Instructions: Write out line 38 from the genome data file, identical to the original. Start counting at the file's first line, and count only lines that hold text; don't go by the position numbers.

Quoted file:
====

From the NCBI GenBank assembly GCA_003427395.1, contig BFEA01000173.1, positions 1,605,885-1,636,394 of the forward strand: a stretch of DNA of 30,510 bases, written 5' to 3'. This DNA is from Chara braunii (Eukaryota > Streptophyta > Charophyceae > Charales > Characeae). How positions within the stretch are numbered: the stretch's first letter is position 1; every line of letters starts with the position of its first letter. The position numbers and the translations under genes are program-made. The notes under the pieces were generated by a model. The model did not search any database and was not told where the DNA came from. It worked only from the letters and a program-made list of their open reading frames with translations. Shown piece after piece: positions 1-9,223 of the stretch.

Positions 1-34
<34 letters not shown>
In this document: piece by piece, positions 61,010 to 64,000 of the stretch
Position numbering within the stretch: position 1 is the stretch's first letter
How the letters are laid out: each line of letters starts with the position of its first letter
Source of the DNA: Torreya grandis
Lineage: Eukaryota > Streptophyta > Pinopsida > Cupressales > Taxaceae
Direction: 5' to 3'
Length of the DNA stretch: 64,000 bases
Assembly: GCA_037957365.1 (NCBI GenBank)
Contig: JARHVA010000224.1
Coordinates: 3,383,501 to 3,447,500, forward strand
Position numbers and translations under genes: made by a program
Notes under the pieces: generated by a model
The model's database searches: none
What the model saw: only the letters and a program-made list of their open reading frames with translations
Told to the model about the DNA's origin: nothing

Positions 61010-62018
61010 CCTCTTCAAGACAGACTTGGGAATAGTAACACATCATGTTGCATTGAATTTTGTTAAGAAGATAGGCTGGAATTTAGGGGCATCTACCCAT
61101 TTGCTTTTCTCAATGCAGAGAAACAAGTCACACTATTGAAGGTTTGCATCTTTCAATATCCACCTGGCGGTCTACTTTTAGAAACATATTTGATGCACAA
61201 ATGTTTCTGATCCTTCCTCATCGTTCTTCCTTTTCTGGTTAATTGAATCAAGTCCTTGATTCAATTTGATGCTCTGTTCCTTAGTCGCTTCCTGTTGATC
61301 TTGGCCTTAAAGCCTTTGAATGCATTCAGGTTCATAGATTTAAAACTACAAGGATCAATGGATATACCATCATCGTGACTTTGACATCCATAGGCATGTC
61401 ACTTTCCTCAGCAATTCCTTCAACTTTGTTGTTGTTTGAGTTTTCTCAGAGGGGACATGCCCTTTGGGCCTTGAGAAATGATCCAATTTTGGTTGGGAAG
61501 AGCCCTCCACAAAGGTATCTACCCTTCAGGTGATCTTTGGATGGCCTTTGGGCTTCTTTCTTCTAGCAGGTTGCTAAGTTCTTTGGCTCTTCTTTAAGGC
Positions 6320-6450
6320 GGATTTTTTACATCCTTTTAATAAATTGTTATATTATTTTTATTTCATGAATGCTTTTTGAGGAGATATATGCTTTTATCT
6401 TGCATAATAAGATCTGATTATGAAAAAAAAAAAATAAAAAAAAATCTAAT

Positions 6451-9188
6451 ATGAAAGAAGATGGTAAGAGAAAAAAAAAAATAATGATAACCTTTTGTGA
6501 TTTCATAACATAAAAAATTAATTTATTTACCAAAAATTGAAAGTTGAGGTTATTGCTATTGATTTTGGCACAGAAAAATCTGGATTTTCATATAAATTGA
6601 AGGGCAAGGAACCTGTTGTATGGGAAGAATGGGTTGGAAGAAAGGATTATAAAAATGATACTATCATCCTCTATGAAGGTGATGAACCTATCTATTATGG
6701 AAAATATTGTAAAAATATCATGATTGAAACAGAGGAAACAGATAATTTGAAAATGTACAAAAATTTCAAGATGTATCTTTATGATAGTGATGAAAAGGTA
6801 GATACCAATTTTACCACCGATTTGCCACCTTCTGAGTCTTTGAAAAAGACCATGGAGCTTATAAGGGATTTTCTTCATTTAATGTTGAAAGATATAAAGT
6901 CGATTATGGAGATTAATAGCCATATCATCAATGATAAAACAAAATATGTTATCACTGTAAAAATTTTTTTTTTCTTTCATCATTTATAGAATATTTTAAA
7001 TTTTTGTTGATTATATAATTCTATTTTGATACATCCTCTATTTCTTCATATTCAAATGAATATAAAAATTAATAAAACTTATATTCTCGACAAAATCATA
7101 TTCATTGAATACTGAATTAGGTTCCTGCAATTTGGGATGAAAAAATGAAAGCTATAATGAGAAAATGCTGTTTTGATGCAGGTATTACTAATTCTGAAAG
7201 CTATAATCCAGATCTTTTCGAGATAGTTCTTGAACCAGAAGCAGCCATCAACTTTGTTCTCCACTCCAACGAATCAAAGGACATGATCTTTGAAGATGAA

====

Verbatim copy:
7201 CTATAATCCAGATCTTTTCGAGATAGTTCTTGAACCAGAAGCAGCCATCAACTTTGTTCTCCACTCCAACGAATCAAAGGACATGATCTTTGAAGATGAA